This is a poem about oppression and how it will not last forever. I don’t think it’s necessary to limit to the equal female rights problem only when oppression is not just gender based problem (what an understatement in lack of a better word), it is everywhere, it is evident, hidden, sometimes comes in layers, sometimes directly in your face. Oppression is the word I would use to describe what Plath was fearing the most during her young and later adult years, the fear of not being able to express herself and live freely without having to answer to anyone’s expectations deteriorated the state of her mental health leading her towards the tragic ending.

Mushrooms speaks to everyone who has ever felt isolated, misunderstood, underestimated or ignored and although it comes in a depressive tone, it is actually a positive, hopeful poem.  It provokes the thoughts of a revolution that will help restore the balance between the greedy oppressor and the underdog. It is in deed a revolution, but not the roaring, powerful kind, it is subtle and quiet, it comes on its tiptoes while you think everyone on the planet is asleep. Nothing is sure except that in the morning the sun will rise and deliver a surprise on its rays.

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We shall by morning
Inherit the earth.

 

 

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Moonlight

My brain is melting, can’t really read or write anything. Today is ‘take photos and post them on the Instagram instead of studying’ day.

Also, to continue with today’s grand achievements – I made ice coffee and poured in a couple of drops of spoiled milk, drank it right away, loved it. In my defense, it didn’t smell or taste bad, only the texture was… well, questionable.

To get myself mentally back on track, I am posting one of my favourite poems, the one that decorates one of my bedroom walls. Whenever I mention poetry, there’s 95 percent of chance that I’m turning into your grandma and talking about French 19th-century symbolism movement.  This is Paul Verlaine‘s Clair de lune (Moonlight) from his 1869 collection of poems Fêtes galantes. Read carefully, add a bit of (non spoiled) milk, three ice cubes, mix it all up in  a cocktail shaker and enjoy.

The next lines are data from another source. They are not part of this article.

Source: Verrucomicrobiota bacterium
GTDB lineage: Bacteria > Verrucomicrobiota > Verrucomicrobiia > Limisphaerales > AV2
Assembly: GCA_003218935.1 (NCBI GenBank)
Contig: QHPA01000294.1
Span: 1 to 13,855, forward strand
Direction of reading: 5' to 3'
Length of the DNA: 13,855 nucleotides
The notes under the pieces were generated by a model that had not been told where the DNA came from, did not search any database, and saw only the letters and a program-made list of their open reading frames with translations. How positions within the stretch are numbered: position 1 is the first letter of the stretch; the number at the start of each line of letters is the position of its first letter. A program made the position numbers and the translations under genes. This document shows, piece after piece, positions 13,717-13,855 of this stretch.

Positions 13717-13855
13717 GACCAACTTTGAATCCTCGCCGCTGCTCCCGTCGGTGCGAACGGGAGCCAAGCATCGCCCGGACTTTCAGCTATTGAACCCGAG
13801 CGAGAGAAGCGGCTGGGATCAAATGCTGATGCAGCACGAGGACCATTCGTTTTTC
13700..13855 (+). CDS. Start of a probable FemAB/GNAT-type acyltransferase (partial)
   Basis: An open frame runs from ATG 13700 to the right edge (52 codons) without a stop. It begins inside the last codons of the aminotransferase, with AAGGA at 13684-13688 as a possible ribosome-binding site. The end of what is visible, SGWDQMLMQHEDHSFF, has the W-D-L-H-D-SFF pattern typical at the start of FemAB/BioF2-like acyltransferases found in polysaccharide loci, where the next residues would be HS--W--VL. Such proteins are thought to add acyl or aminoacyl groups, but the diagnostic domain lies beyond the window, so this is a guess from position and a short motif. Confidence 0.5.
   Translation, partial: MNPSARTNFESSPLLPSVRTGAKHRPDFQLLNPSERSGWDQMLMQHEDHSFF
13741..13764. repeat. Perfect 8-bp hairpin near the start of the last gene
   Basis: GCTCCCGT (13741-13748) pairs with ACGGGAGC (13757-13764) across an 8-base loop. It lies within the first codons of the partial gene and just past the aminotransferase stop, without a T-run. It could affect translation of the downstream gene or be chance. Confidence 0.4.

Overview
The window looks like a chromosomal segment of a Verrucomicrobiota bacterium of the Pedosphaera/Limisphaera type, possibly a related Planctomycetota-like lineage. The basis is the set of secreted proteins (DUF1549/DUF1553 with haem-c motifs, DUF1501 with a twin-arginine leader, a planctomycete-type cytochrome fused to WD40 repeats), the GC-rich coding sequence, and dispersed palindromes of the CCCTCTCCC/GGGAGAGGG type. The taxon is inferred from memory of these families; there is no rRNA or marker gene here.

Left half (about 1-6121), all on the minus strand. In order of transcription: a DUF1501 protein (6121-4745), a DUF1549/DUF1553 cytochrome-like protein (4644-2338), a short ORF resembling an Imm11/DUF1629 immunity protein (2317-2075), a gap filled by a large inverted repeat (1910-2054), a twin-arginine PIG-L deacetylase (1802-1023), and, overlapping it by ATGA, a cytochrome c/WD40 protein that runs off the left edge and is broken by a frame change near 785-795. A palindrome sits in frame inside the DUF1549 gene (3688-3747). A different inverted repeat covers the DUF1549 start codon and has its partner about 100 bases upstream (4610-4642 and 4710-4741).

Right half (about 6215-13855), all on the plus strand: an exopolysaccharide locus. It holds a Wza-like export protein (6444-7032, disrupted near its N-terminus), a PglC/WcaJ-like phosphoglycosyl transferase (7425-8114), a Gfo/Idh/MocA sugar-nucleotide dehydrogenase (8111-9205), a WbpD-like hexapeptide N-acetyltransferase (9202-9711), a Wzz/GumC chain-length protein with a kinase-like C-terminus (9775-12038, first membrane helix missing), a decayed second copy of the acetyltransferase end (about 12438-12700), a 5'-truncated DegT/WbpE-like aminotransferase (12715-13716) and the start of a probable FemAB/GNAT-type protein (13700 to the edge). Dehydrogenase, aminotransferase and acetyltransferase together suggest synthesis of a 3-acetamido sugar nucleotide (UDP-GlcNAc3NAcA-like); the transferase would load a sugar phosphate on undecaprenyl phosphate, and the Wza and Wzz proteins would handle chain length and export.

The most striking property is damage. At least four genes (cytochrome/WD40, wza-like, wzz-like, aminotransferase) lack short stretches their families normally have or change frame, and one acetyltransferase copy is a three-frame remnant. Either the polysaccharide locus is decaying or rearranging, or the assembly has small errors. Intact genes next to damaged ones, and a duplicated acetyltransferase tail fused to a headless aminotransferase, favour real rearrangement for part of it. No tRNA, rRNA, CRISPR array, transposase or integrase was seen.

Votre âme est un paysage choisi
Que vont charmant masques et bergamasques
Jouant du luth et dansant et quasi
Tristes sous leurs déguisements fantasques.

Tout en chantant sur le mode mineur
L’amour vainqueur et la vie opportune
Ils n’ont pas l’air de croire à leur bonheur
Et leur chanson se mêle au clair de lune,

Au calme clair de lune triste et beau,
Qui fait rêver les oiseaux dans les arbres
Et sangloter d’extase les jets d’eau,
Les grands jets d’eau sveltes parmi les marbres.       

Your soul is a landscape fair and fine
Where charming masqueraders swarm
Playing the lute and dancing and being almost
Sad beneath their fanciful costume.

Singing together in a minor key
Of love conquests and the life of risks,
In their fortune they do not seem to believe;
And their song melts into the lunar beam.

The quiet moon beam, sad and beautiful,
That lulls the birds in the trees to dream
And makes the fountain jets sob in a spree,
The tall slender jets that soothe the marbles.

       

* Finding different versions of poems, even from professional translators can be pretty frustrating because the new version never completely captures the whole point, the core of what the poet had in mind. It’s probably one of the main reasons why I will never stop learning foreign languages – to be able to enjoy literature in its original form. One day.

 

 

 

Symptom Recitle

You know, sometimes I want to talk about complicated stuff in sincere, simple way, but that’s way harder of making plain facts seem super intelligent. And sometimes I try to project my state of mind directly on the paper/keyboard, but the words turn out to be embarrassingly weak when compared to the original line of thought I had in mind.

And sometimes, while I’m in that specific state of mind, like now – nervous, jittery and restless for no particular reason, but for all the reasons, I stumble upon a short story, a poem, song lyrics that I have never encountered before, and they manage to describe everything I feel. How weird is that? Specific emotions, detailed thoughts, moodiness, pain and boredom, it’s all there. That’s why great authors and storytellers are timeless, they manage to recognize parts of themselves in everyone else. Or at least it looks as if they are not completely self concerned. Even if they are thinking exclusively about themselves, the talent allows them to express feelings in a way that is so familiar to us mortals. There’s no greater feeling than finding a safe place in stranger’s words.

This is my newest discovery, I’m sure it’s not a temporary fascination. Today we mark the date when I fell in love with American poet, writer and critic Dorothy Parker.